Having great balance isn’t just for surfers and gymnasts. It’s crucial for anyone who is getting older and aspires to live a long, healthy life. Countless studies have linked balance to your overall health and longevity, noting that when your ability to balance starts to deteriorate in your 40s and 50s, it leads to a gnarly cycle that includes less exercise, weight gain, a lack of physical confidence—and all of the resulting health risks that follow. As Dawn Skelton, Ph.D., a professor at Glasgow Caledonia University in the UK, explained recently on the popular BBC health podcast “Just One Thing,” everyone who is 45 and up should consider doing more balance-focused exercises for their bodies.
“By doing a balancing exercise, you are challenging your brain to constantly practice keeping you upright,” Skelton said. “We have to fight the urge to stop doing something when it makes us feel a bit wobbly.”
The worse thing that can happen when you’re wobbly is that you fall. If that happens when you’re young, it’s likely no biggie. “But as we’re older, we might not be able to get up from that fall, it might start making us fearful of movement, and we might stop moving other times,” she explains. “That makes us socially isolated, which isn’t good for mental health.”
Poor balance is also a really bad sign for your body. Believe it or not, balancing yourself is a cognitively demanding, total-body task—challenging not only your leg and ankle muscles but also your inner ear, your eyes, your joints, and your brain, all of which must coordinate to process a vast amount of information to understand where you are in space and to ensure that you don’t fall.
“Balance will show up as bad if you have any problems with any of those things,” notes Skelton. “People who have poor balance don’t live as long…. It has more to do with the brain, and the brain being able to do the right thing. If it’s not doing it well for balance, it’s probably not doing it that well for your hormones and your cardiovascular system. It’s a marker of decline.”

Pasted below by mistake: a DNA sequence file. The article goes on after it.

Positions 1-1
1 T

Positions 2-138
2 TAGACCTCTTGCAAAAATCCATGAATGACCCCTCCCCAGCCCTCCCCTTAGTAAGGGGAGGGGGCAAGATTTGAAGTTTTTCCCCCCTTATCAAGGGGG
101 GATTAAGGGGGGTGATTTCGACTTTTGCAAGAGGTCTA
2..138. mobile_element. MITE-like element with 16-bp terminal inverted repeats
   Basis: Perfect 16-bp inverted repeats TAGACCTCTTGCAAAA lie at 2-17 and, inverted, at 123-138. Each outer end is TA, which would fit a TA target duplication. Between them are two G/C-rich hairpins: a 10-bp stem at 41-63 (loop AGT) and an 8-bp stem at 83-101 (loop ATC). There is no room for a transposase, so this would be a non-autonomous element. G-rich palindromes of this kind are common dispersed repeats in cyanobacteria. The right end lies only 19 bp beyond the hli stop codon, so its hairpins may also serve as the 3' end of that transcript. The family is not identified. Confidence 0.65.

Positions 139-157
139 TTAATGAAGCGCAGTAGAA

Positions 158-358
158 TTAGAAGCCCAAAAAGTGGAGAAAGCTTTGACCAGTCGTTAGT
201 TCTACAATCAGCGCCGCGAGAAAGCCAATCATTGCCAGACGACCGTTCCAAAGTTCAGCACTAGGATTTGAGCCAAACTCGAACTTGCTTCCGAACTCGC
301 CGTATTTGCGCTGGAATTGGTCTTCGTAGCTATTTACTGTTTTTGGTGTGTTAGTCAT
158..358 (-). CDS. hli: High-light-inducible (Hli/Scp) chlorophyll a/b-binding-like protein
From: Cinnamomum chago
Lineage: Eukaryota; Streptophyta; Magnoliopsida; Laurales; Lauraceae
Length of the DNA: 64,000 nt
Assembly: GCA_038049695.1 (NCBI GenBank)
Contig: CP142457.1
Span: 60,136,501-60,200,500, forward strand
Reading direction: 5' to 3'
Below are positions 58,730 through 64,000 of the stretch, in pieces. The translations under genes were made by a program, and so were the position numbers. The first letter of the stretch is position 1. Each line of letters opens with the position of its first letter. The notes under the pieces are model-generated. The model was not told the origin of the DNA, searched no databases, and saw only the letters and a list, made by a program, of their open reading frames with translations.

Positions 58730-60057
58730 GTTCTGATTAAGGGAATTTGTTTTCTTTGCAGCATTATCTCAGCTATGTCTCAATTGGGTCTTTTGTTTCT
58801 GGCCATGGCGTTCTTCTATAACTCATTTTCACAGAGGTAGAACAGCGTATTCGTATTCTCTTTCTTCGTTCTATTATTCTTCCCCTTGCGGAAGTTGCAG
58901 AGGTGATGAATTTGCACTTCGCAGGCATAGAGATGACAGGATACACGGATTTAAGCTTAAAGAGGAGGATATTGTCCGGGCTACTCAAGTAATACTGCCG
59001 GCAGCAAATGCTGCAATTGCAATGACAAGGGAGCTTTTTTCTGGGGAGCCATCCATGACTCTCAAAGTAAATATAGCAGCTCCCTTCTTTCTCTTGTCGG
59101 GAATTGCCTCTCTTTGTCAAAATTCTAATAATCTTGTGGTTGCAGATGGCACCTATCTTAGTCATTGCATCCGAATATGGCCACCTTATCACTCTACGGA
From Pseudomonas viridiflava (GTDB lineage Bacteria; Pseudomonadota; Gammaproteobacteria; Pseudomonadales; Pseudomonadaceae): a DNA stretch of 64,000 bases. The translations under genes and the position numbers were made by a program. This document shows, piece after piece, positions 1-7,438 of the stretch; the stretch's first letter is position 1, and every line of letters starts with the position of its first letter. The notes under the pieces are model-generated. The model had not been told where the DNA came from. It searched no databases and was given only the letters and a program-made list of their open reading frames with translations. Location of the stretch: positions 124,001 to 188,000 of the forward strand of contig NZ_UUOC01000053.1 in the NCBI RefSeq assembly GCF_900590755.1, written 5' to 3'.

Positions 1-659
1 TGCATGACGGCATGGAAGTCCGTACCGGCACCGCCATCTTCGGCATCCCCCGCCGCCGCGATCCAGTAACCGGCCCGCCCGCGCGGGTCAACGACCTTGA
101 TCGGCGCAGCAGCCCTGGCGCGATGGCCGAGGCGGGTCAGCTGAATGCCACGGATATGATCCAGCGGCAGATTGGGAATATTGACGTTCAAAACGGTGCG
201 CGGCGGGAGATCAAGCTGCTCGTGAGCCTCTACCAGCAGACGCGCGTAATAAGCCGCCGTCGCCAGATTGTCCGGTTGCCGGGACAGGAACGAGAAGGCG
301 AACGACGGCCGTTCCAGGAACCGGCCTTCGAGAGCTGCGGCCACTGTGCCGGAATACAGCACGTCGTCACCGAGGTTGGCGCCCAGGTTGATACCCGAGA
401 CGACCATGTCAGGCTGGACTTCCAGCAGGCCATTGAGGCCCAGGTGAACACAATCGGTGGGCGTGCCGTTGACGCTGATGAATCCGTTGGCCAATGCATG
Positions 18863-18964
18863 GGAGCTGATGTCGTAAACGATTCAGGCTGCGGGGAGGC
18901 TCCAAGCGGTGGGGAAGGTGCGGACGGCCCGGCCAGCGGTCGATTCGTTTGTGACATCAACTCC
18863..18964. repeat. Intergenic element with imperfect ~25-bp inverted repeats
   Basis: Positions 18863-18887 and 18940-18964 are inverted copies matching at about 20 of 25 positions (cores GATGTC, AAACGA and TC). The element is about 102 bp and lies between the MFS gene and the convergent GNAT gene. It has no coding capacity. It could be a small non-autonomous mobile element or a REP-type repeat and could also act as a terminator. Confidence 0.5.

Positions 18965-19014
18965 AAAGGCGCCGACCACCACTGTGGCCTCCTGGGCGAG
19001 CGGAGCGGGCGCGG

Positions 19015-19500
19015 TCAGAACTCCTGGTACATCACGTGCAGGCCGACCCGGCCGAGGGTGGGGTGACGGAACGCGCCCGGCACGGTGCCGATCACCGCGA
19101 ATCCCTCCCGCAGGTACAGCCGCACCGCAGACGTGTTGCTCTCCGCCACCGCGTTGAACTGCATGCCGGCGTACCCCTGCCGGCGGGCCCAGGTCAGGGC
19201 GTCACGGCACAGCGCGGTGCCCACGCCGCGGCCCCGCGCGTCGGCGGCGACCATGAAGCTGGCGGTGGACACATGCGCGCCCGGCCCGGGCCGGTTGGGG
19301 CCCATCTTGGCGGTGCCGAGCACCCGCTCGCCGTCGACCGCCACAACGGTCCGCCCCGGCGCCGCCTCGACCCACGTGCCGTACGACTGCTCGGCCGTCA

She also offered some simple tips and tricks you can do at home to improve your balance and fight that decline. Chiefly, you can start standing on one leg more for 30 seconds at a time. You can do it while you’re brushing your teeth, showering, or simply waiting for your food to cook. (If that doesn’t sound very hard to you, try doing it with your eyes shut.)
In addition to standing on one leg for 30 seconds at a time, Skelton also recommends that you stand up “once an hour,” consider doing tandem stands (which is when you stand with one foot behind the other, like a tight-rope walker), and walk backwards. “Just make sure you know where you’re going,” she said. Also, for some more advanced balance and stability training, consider the following exercises, courtesy of ETNT Mind+Body’s resident trainer, Tim Liu, C.S.C.S. And for more great exercise advice, don’t miss The Secret Mental Trick for Getting a Lean Body, Say Experts.
Spread your legs and extend your arms out to your sides. Turn your right foot out 90 degrees; bend your knee until your thigh is parallel to the floor. Hold for 10 breaths. Repeat on your left side.
For this one, stand with your feet shoulder-width apart. Lift one leg off the floor and bend it backward, activating your knee. Hold the position for 30 seconds while maintain proper form. Repeat on the other side.
Position yourself in a Roman chair and bend over at the waist, lowering your torso until it’s nearly vertical. Return to the starting position. Do three sets of 15 reps.
Sit in a rotary torso machine, adjust the armrests 45 degrees to your right, and twist left as far as you can. Do 10 reps, then repeat on opposite side. Do three sets. For more great exercise tips, don’t miss The 4 Walking Workouts That Will Help You Get Lean, Says Top Trainer.